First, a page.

Wildlife center battles Beech Mountain
by Kellen Moore
While the town’s complaint illustrates a simple landlord-tenant dispute, the founder, board and supporters of Genesis see it as much more.
“Genesis has always and still looks forward to continuing to provide free animal care for needy animals and birds to this area and has been and continues to be a good neighbor to the community,” Genesis founder Leslie Hayhurst wrote in court documents filed in May. “… This ‘dark cloud’ and lawsuit has caused many to question the real motives behind the town’s pursuit of this court action.”
Now it’s up to the courts to cut through the accusations and contention to answer the central question: whether Genesis can continue to lease the small property adjacent to Buckeye Lake.
Genesis Wildlife Sanctuary is a nonprofit organization formed in 1993 that rescues and rehabilitates injured animals, such as hawks, bobcats, raccoons and wolves.
In 1999, the town of Beech Mountain agreed to a 30-year lease of the property to Genesis for $1, including an option for extension of the lease.
The current legal tangle began in March, when the town sent a letter to Hayhurst outlining several perceived breaches of the lease. When Genesis did not comply to the town’s satisfaction, it filed a complaint in Watauga County Small Claims Court demanding that Genesis be ejected from the property immediately.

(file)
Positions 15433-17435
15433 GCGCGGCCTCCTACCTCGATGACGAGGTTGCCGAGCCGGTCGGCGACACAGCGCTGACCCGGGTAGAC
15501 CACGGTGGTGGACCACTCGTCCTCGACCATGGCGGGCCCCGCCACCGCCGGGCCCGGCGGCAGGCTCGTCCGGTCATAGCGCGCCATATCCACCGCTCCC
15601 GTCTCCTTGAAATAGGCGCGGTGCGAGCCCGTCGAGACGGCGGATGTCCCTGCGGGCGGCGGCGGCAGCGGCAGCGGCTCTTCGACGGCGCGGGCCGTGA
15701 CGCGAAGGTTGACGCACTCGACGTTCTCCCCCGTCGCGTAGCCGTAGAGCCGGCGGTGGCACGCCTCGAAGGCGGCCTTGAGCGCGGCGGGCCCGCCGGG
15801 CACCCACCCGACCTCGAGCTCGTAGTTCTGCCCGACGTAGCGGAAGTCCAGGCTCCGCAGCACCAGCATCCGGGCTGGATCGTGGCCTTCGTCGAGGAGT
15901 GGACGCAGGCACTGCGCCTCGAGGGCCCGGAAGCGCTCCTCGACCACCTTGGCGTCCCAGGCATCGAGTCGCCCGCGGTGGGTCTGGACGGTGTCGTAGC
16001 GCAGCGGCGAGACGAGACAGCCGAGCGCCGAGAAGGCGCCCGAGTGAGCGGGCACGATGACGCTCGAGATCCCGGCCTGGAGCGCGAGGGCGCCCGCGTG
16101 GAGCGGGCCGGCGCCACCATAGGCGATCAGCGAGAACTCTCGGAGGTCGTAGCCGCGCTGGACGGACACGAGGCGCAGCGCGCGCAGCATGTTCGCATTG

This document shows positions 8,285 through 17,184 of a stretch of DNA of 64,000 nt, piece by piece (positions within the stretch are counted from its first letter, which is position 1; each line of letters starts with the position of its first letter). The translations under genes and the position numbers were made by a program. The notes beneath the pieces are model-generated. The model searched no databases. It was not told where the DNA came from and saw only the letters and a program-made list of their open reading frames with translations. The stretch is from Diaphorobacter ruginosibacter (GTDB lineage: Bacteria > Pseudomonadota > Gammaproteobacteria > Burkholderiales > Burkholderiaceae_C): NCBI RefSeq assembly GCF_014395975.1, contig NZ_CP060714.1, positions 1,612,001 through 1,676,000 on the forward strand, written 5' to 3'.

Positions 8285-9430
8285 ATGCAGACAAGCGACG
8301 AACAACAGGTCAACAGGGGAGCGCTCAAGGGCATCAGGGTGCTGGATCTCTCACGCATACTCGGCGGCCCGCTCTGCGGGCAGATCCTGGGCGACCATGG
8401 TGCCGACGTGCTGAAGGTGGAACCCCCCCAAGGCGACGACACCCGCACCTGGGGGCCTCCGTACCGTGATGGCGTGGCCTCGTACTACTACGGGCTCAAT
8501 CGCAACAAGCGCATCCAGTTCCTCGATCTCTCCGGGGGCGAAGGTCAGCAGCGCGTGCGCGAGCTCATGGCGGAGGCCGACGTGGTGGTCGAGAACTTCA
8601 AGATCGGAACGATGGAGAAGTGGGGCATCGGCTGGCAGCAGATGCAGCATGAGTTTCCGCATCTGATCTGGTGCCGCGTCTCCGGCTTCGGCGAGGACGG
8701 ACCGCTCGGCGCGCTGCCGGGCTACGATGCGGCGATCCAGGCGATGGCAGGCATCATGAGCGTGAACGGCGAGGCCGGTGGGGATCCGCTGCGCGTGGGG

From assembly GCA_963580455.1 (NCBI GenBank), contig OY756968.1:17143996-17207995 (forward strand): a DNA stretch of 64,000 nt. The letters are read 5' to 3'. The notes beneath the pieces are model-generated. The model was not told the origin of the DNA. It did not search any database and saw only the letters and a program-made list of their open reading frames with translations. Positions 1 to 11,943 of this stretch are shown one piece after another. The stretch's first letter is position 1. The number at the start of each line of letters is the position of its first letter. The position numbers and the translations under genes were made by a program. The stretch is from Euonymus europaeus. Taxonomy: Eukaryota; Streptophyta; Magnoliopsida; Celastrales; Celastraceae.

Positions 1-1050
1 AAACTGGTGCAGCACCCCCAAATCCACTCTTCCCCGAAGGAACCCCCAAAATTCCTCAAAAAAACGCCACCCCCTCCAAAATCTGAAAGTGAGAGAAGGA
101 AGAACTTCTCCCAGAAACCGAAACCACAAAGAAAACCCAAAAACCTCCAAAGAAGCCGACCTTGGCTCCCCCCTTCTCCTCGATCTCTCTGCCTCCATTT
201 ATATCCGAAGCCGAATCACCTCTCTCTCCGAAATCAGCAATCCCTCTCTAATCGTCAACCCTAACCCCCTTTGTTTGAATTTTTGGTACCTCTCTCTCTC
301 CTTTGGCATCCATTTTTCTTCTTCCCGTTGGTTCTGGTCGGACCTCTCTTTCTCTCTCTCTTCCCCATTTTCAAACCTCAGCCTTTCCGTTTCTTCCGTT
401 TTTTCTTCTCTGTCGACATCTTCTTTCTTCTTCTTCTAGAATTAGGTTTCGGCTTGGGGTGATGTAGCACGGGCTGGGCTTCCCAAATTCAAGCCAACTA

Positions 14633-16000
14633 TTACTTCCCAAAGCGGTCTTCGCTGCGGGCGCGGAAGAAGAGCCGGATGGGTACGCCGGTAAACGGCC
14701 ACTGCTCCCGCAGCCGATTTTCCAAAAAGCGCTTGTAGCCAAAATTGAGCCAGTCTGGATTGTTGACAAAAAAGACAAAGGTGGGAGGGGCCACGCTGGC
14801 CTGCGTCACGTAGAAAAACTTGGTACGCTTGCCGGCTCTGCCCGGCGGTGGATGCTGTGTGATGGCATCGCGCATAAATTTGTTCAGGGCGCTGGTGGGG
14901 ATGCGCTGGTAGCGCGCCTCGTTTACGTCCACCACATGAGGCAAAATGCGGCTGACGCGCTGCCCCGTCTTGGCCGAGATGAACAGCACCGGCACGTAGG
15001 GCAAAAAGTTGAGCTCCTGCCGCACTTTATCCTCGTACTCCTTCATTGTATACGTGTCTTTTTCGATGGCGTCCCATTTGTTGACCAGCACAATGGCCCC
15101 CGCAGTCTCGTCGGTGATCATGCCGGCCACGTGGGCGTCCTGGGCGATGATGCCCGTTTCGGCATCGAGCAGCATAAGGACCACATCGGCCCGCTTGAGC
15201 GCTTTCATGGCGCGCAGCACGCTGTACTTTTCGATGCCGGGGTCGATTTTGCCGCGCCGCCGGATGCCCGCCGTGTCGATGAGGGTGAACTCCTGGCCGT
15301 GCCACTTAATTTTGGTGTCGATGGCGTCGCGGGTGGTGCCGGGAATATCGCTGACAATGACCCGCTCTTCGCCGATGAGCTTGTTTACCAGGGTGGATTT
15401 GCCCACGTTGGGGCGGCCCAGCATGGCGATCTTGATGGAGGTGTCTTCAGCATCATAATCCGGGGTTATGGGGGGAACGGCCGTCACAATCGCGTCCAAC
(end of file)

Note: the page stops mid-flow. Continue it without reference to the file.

In its complaint, the town stated that Genesis:
• had not used the property as an educational center
• failed to maintain proper insurance on the property
• failed to comply with state and local ordinances regarding buffer zones from drinking reservoirs and trout streams
• failed to maintain property line setbacks
• failed to keep the property in good condition
• failed to properly screen fuel tanks
In May, a magistrate sided with the town and ordered that Genesis give control of the property back to Beech Mountain, with court costs to be paid by the wildlife sanctuary.
Genesis immediately appealed, and last week submitted its answer and counterclaim.
In the counterclaim, Genesis denies the allegations. It seeks damages for breach of the lease, inverse condemnation, unfair and deceptive trade practices, violation of civil rights and violation of constitutional rights.
Genesis requests that the lease be upheld and that the town pay damages in excess of $10,000.
“Defendant’s uses of the leased premises were those explicitly contained within terms of the written lease and were well-known to plaintiff,” attorney Charles Clement writes in the Aug. 24 counterclaim.
The town now has 30 days — and possibly up to 60 days with an extension — to respond.
While the lawsuit represents the most concrete form of disagreement the town and Genesis have faced in recent years, the upheaval goes back further.
In 2008, Genesis faced closing its doors due to financial difficulties. Developer John Turchin intervened, offering Genesis land at the Lodges at Eagles Nest in Banner Elk. Another large private donation allowed Genesis to construct a facility there, which opened in 2009.